Organized crime, especially narco gangs, appear to have all the trappings of organized religion; pyramidal hierarchy, absolute but benevolent, charismatic leaders, fascist organization, rituals, ceremony, symbols, pomp-and-circumstance. Many mob leaders are revered as Saints by their followers, gang members and soldiers. Christopher Michael Coke, alias Dudu, a second generation Jamaican drug lord and the head of the Shower Posse gang, in the fortified neighborhood of Tivoli, earned the title and prestige of "President of Jamaica," directly in competition with Jamaica's Head of State, the Queen of England. “Alternative religious practices, from Santa Muerte devotions to Santeria ceremonies, have penetrated the culture of drug trafficking in Latin America,” noted R. Andrew Chesnut, chairman of Catholic studies at Virginia Commonwealth University and author of the book "Devoted to Death: Santa Muerte, the Skeleton Saint." Chesnut argues that the figure's appeal as a religious icon goes beyond the threat of drug violence, describing her as a "powerful healer of illness and agent of prosperity."
Often Drug Lords pontificate, like High Priests, at the bloody altars of their crimes, with defiled dead bodies of enemies, sometimes grotesquely crucified, or swinging from branches of high trees, in formation. Note: The gangsters/ devotees of ISIS show very similar attributes. In the narco world, symbolic ornaments, complicated and unique icons tattooed all over the bodies of soldiers form gang related secret symbolism.
The ruthless atrocities of the Spanish Conquistadores became the signature of the early Church Inquisition in South America in the 17th-19th century. After that, sects eagerly stole wandering sheep of satanic jungle priests from the Mother Church and fed them into a maze of Evangelical sects, often in remote areas of the Amazon and Colombia, far removed from civilization. Who can ever forget the Suicide Cult of Jones, "The Peoples Temple Sect" and the "Massacre in Guyana?" Afro-Caribbean religions, like Santaria, Zombism, and Rastafarianism on the islands, and more than a thousand similar clones in Brazil, adopted all the trappings of the old Mother Church, including vicious crimes and sacrifices. That network became the social infrastructure for South America’ and Caribbean’s narco industry.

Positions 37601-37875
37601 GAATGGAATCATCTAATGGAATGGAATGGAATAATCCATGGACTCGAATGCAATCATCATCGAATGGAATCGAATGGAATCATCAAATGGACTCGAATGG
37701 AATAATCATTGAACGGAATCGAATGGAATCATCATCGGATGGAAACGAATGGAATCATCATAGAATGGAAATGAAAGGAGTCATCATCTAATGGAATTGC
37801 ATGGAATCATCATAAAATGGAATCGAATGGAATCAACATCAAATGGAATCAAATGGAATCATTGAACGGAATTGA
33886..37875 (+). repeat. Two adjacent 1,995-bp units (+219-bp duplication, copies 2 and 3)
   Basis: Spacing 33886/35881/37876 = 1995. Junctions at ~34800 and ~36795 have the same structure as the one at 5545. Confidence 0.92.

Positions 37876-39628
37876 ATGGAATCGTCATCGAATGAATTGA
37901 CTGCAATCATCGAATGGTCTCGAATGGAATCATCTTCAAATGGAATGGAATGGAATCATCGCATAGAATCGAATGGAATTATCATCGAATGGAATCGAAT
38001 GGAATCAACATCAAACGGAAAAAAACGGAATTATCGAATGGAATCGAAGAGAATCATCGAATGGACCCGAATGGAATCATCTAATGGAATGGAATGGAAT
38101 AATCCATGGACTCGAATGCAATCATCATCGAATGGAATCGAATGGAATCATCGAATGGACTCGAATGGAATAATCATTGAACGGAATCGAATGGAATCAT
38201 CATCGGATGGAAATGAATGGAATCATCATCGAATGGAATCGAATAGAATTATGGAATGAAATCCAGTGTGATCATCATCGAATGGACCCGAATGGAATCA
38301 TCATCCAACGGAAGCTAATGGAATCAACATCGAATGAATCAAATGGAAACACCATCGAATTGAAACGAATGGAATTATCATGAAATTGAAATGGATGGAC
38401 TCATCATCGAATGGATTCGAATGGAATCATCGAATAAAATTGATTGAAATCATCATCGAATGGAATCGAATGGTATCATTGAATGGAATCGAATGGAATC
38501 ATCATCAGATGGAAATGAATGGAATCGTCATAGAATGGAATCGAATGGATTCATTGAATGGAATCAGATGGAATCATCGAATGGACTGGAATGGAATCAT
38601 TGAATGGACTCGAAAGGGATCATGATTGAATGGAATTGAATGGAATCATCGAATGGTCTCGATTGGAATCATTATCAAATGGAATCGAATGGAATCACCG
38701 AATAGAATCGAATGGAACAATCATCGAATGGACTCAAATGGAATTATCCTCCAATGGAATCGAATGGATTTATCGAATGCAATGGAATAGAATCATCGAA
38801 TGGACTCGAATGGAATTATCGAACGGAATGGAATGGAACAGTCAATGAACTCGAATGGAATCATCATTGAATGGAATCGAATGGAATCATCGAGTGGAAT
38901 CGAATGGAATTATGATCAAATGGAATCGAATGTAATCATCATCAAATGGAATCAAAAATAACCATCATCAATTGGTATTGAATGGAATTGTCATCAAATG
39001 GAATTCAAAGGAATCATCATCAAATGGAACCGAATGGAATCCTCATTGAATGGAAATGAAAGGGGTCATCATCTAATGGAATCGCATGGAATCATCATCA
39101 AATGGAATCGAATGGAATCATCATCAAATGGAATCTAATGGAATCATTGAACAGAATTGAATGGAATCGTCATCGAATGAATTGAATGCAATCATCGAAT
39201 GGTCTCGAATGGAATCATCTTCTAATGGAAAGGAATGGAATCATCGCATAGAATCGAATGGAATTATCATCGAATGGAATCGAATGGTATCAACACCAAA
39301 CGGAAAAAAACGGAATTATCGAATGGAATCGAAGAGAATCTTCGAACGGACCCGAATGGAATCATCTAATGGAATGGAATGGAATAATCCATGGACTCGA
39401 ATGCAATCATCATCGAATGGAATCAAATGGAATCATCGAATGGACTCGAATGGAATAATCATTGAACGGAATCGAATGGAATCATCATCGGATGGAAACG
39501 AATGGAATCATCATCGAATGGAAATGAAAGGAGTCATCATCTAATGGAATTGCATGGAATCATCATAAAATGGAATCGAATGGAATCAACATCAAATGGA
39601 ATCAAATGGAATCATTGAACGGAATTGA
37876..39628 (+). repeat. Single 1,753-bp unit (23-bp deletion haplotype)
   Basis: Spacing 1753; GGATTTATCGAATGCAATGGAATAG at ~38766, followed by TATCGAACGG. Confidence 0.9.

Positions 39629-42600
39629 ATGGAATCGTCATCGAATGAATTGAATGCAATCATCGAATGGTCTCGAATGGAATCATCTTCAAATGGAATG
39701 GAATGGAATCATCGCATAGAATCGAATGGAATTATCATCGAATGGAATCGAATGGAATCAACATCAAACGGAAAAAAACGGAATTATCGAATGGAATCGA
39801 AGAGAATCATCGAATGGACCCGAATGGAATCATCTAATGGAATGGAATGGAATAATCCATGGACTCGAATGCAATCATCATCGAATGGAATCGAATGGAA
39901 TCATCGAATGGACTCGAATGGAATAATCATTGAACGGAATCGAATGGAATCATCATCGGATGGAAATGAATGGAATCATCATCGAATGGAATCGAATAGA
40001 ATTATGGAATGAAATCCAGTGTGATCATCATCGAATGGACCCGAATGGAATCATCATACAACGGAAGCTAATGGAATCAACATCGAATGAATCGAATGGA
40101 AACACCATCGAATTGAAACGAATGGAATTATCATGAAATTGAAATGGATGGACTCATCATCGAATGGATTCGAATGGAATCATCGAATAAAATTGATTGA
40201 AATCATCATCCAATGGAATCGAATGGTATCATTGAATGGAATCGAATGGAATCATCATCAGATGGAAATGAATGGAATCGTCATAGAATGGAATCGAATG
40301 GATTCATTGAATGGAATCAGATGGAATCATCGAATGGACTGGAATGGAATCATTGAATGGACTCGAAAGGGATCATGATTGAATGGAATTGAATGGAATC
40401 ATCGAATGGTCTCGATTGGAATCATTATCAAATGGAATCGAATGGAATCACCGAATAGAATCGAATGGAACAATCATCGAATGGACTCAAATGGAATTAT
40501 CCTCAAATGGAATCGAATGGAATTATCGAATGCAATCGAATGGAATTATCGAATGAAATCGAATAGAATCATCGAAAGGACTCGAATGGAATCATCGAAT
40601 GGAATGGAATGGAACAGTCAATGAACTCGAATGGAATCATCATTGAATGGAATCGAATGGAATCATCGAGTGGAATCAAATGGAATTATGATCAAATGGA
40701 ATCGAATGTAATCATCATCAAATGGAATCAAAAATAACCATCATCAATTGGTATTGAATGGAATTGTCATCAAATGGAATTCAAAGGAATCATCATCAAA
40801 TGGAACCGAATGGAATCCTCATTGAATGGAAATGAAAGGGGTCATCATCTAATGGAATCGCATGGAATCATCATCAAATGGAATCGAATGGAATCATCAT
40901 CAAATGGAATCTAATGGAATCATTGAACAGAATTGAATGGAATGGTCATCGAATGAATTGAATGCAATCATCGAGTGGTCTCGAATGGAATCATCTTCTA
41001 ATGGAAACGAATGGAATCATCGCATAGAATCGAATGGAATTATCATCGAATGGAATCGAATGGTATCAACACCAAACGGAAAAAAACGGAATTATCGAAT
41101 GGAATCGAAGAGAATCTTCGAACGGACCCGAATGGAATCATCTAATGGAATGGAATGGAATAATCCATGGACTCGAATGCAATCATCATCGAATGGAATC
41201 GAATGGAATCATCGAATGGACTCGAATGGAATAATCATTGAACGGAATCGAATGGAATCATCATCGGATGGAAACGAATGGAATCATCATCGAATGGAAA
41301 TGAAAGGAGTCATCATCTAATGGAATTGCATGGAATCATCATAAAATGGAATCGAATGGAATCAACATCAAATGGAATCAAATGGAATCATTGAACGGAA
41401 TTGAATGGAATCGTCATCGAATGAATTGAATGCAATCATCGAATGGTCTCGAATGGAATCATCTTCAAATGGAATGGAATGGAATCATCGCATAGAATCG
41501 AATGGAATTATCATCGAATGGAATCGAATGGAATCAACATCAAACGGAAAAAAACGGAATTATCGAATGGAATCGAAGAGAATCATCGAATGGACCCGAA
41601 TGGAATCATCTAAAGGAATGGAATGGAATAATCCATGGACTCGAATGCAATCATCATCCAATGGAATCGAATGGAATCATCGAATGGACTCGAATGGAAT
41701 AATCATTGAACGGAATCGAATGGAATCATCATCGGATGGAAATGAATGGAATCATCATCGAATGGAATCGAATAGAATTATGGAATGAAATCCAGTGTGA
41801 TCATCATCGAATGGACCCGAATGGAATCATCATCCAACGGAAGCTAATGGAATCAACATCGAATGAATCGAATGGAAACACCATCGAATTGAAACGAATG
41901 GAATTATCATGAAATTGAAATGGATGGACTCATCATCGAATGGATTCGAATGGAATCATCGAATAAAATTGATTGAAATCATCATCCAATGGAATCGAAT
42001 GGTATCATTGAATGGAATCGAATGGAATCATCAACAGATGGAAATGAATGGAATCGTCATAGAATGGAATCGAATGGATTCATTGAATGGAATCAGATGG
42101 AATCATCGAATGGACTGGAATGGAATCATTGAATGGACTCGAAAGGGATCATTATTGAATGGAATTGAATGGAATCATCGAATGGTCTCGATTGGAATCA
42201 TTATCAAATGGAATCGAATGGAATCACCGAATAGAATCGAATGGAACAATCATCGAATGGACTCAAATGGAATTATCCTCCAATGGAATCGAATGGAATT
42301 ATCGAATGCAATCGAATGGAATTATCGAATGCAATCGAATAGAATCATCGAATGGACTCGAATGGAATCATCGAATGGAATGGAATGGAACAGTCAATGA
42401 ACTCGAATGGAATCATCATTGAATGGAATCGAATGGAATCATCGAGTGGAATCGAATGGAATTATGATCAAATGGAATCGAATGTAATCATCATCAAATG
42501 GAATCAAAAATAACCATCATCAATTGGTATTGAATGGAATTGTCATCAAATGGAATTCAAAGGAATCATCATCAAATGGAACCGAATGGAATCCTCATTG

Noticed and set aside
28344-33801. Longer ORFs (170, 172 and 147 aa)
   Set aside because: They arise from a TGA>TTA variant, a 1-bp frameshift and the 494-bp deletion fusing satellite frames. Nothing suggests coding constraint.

Religions and sects closely interact with the drug trade. Recently, it became apparent in Puerto Rico, where arrested leaders of drug trafficking rings, were all passionate practitioners of Santeria, a mixture of West African and Roman Catholic beliefs and practices, most strongly associated with Cuba.
The narco industry seeks and finds organizational structure in the religious sects for its gangs, and comfort for its members. "The narco is fundamentally a client, not a devotee," one Santeria priest explained. “They may not adhere to our morals, but rather buy instant comfort.” Spiritual support and blessings are purchased with thick swaths of cash.
A new approach towards fighting crime could be the same way once the Reformation challenged the Catholic Church. Protestantism came with literacy for the layman, self-study and education; it ruined the fascist structure of the Church. Education may also be effective to break the power of the drug lords and their quasi-religious organizations.
By Jacob Gelt Dekker
Opinion columnist for Curaçao Chronicle